FRANKFURT (Reuters) -The European Central Bank took a first step on Wednesday towards launching a digital version of the euro, part of a global drive to meet growing demand for electronic means of payment and tackle a boom in cryptocurrencies.
An electronic equivalent of banknotes and coins, the digital euro will likely be similar to an account that euro zone citizens can keep at the ECB rather than a commercial bank.
While it probably will not feel very different from any online bank account or digital wallet, it will be intrinsically safer as the ECB cannot run out of euros, unlike a private company.
The ECB’s Governing Council on Wednesday formally gave the go-ahead to the investigation phase of the project, which should last 24 months and be followed by three years of implementation.
The main aim of the initiative is to avoid leaving digital payments to the private sector, particularly if the use of physical cash starts dwindling, like it has in Sweden.
“Our work aims to ensure that in the digital age citizens and firms continue to have access to the safest form of money, central bank money,” ECB President Christine Lagarde said.
Work on a digital euro accelerated after Facebook unveiled plans to create its own currency in 2019, a potential threat to central banks’ core business.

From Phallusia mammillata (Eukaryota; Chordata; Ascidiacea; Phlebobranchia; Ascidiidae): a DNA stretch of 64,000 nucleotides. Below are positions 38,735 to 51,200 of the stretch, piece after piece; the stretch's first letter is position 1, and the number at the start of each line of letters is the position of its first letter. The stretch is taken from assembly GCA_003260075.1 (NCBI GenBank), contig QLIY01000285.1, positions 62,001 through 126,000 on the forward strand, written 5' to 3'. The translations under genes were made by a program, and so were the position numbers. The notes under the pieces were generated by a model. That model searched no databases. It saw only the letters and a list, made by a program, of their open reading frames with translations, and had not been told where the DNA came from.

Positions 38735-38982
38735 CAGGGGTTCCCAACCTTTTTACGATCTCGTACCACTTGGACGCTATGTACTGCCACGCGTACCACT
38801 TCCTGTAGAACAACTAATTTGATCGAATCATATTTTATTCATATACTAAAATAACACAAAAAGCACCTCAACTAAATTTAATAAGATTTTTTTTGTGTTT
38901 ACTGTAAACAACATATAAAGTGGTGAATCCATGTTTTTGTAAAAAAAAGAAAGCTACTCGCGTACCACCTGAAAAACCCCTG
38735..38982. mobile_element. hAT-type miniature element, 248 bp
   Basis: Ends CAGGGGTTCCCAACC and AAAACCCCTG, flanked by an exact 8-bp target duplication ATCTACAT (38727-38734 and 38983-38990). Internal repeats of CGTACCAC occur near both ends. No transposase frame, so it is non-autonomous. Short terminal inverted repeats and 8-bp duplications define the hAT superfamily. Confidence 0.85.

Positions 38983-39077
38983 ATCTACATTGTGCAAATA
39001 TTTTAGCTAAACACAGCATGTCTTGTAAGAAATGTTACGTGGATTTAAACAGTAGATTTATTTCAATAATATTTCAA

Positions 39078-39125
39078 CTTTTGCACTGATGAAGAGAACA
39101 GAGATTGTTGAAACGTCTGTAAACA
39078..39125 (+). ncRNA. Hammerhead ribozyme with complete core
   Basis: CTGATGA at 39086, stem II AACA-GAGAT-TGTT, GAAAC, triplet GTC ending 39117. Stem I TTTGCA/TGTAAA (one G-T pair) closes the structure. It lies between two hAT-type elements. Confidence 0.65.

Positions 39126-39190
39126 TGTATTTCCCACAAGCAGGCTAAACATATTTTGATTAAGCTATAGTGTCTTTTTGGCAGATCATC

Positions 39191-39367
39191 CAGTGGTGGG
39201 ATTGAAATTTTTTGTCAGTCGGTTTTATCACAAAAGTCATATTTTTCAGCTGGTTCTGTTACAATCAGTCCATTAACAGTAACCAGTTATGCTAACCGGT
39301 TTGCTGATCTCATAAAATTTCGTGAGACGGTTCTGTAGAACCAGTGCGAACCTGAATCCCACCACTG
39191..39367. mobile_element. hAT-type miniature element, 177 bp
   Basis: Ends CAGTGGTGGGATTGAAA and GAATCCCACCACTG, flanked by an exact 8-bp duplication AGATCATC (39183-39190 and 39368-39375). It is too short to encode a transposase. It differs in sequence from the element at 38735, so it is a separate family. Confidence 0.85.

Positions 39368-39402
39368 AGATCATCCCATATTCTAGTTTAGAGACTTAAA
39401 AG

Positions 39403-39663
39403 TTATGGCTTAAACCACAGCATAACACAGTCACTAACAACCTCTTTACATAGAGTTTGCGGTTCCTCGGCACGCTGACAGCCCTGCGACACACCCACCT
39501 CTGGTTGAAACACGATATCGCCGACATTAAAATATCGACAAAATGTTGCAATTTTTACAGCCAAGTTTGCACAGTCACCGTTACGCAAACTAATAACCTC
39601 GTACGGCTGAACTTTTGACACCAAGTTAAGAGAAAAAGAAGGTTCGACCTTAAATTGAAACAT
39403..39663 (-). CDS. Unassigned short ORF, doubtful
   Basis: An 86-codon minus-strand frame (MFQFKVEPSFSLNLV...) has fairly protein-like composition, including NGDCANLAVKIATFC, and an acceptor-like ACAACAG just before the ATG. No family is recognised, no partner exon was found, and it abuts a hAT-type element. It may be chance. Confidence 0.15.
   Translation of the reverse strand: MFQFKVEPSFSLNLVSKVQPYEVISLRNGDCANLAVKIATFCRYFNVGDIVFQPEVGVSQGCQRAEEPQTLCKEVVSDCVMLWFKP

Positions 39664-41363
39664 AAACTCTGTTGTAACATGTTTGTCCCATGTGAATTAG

Unlike Facebook’s proposed Diem or any other cryptocurrency, a digital euro would be backed by a central bank. The ECB is keen to get a piece of the digital action to guard against cash euros becoming obsolete should cryptocurrencies gain traction for real world spending.
“We cannot exclude that sometime in the future these coins might gain popularity and in that case the risk is that the possibility to use central bank money will be much lower,” ECB board member Fabio Panetta said.
NO MAJOR OBSTACLES
The ECB said it had conducted experiments in the past year, finding “no major technical obstacles” with the digital euro’s ledger - which could be centralised, distributed or a mix of both - its privacy and safety, and offline use.
It will now start working on the design of the digital euro, consulting with stakeholders ranging from banks to retailers.
It also define the role for banks and fintechs, which will probably offer digital euro wallets to customers on the ECB’s behalf.
The ECB will also start talks with European Union lawmakers to seek legislative changes that may be needed because the digital euro was not foreseen by EU Treaties.
“A discussion by the end of this year on policy objectives and uses of a digital euro ... could be a good starting point,” Panetta told an EU lawmaker in a letter accompanying the decision.
German finance minister Olaf Scholz welcomed the announcement on Wednesday as did Bundesbank President Jens Weidmann and the country’s banking federation, a positive sign given the initial scepticism towards the digital-euro project in cash-fond Germany.
Reporting by Francesco Canepa; Editing by Andrew Heavens and Alison Williams